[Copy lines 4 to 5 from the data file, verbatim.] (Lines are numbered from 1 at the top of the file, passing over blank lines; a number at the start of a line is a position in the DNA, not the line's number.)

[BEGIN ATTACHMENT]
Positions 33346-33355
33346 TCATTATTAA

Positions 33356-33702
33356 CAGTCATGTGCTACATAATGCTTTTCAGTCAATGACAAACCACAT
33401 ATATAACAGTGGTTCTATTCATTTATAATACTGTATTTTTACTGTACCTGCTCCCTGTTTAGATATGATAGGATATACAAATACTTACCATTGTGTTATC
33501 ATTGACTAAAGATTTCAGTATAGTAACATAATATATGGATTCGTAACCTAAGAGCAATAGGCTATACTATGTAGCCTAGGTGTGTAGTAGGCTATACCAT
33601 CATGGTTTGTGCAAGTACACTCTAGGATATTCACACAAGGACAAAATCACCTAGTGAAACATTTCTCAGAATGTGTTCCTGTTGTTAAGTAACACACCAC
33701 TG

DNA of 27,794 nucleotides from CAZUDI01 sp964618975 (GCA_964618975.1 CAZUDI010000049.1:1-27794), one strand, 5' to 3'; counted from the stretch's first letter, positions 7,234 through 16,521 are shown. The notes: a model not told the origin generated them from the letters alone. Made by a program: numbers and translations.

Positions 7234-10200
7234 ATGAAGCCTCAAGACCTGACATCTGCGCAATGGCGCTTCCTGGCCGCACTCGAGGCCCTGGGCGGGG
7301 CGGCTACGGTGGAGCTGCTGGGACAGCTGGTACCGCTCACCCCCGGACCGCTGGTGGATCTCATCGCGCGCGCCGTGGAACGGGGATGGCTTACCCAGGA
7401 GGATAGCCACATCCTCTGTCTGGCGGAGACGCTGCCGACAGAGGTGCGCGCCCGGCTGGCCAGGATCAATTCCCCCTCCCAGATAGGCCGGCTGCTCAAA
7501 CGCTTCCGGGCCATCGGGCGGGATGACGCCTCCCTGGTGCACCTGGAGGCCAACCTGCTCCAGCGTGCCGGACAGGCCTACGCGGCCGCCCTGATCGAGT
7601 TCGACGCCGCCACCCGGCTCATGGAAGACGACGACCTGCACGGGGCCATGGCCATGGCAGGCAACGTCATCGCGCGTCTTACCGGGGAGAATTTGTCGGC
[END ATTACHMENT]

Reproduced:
33356 CAGTCATGTGCTACATAATGCTTTTCAGTCAATGACAAACCACAT
33401 ATATAACAGTGGTTCTATTCATTTATAATACTGTATTTTTACTGTACCTGCTCCCTGTTTAGATATGATAGGATATACAAATACTTACCATTGTGTTATC